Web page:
Once I had all my elements carved and scanned, I collaged them together digitally in Photoshop to create the image. For the smoke texture, I use the shape from my drawing and a roller texture that I have in my texture files on my computer. I have roller texture scans in my files that I use in all my illustrations, as background texture or elements in the illustration.
Once I am happy with the composition, I color the illustration digitally in Photoshop, using multiply and screen filters.
That’s my process in a nutshell, hope you found it interesting!
This is another image of the One Eye, Two Eyes and Three Eyes fairy tale, also focusing on the part of the story where the goat entrails are buried in the ground and a tree with golden fruit grows. I started by drawing a goat, and also a tree. I played with putting the goat upside down (alluding to the fact that the goat is dead).
I did my lines with soft ground, to give the lines a pencil look. I did aquatint for the tree top, and some spots on the goat.
I added texture and shadow to the tree trunks with a roulette. I fixed some areas where the soft ground linework didn’t work by adding drypoint lines.
Once I was happy with the proofs, I printed the edition. I tried Hahnemuhle printmaking paper (the white paper in the photo) for the first time. Soooooo nice. I may have a new favorite printmaking paper. I usually print on BFK Rives for etchings.
I added watercolor to the fruit in the tree, to add color to the print.
To see this print in person, come to Dundarave Print Workshop on Granville Island in November. The show I am in with two other print makers will be up in the month of November.
For my One Eye Two Eyes Three Eyes print, I created it by etching a copper plate. I will take you through the process:
I start with the drawing and also used tracing paper to try the leaves around the border, to figure out my composition. I started my copper plate with soft ground because I wanted a pencil look to my linework. Soft ground is very sensitive. I etched my finger prints by accident!
After etching the pencil lines, I covered my plate with hard ground and drew the leaves around the border.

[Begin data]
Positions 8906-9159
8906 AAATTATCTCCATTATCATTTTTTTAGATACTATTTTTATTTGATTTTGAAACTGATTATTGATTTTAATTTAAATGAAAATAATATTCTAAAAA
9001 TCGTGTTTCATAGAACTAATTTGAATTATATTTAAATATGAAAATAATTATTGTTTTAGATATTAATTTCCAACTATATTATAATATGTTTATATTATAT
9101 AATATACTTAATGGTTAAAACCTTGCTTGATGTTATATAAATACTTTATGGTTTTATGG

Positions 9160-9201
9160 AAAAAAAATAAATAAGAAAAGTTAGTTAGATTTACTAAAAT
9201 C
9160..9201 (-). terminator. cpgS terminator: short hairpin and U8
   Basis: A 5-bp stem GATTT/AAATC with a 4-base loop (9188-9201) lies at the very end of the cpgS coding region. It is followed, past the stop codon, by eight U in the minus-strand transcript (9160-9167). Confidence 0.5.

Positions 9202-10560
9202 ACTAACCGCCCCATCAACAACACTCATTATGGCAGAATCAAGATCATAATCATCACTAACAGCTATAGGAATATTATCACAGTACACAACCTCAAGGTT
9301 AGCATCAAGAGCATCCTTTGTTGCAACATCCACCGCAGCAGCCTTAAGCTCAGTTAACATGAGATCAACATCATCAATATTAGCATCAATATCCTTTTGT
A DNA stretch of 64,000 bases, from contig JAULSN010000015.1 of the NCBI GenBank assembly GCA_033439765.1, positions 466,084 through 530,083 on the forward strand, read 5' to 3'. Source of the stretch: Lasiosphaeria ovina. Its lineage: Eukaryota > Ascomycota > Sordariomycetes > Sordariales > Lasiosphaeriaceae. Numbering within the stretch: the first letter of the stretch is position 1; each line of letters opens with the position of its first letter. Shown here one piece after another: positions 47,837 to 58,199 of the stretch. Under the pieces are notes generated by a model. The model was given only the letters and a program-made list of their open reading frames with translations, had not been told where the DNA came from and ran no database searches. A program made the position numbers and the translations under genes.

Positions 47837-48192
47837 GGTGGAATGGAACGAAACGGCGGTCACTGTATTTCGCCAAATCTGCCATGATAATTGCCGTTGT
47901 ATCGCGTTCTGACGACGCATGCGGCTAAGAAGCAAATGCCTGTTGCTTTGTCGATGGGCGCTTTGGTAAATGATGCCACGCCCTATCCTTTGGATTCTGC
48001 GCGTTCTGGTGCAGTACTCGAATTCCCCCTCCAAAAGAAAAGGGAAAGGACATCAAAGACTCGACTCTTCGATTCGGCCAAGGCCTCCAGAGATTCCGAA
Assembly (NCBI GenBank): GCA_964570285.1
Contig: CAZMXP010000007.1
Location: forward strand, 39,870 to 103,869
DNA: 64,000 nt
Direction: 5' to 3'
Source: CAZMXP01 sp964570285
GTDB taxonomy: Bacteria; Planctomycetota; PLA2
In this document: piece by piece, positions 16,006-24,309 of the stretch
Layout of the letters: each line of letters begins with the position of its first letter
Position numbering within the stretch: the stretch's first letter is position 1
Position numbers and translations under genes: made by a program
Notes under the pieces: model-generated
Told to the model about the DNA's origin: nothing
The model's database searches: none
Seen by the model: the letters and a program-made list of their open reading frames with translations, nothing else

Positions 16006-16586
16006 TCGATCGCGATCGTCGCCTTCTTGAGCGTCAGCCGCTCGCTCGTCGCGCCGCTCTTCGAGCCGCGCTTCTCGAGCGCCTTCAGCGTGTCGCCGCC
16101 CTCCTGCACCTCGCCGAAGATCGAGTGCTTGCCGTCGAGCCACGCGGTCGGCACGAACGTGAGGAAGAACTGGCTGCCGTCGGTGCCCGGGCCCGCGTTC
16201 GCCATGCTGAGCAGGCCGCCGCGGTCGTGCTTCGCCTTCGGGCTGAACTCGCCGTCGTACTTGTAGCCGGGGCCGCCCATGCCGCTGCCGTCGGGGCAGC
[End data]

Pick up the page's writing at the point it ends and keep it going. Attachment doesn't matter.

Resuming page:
After etching those lines, I did aquatint on the tree top and eyes, and the shadows on the goat innards. I proofed my plate and decided I wanted some tone on the tree trunk and leaves.
I used a roulette to create tone on the tree trunk. I used the egg-shaped roulette to create random texture marks on the leaves around the border.
Once I was happy with the proof, I printed the edition. I then added watercolor to the prints in certain areas, as a way to add color.
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This post is a continuation of my promo postcard idea and creation process.
Once I have decided on an idea, the next step is drawing the imagery and creating the linocut. This linocut is pretty simple, with only lines carved out. I wanted the pages of the book to be solid, and more substantial.
The next step is to print the linocut, resulting in this print:
I like the unevenness of the print, and the white texture on the pages of the book. Once I have the print, I scan it into my computer. I open the file in Photoshop and cut out the image. With this imagery I recycled some old book images I had created a couple years ago. I collaged together a couple kite images, with the strings and bows drawn digitally.
Once I have the kite images, it’s time to compose the final image. I copy and paste different elements, and move them around until I’m satisfied with the composition.
Once I’m satisfied with the composition in black and white, I add color to the image. I use the website ColorLovers to select colors and palettes. In this image I used a color palette by Joy_of_Summer called Compatible.
And this is the final image! I like how the colors pop, it’s very summery.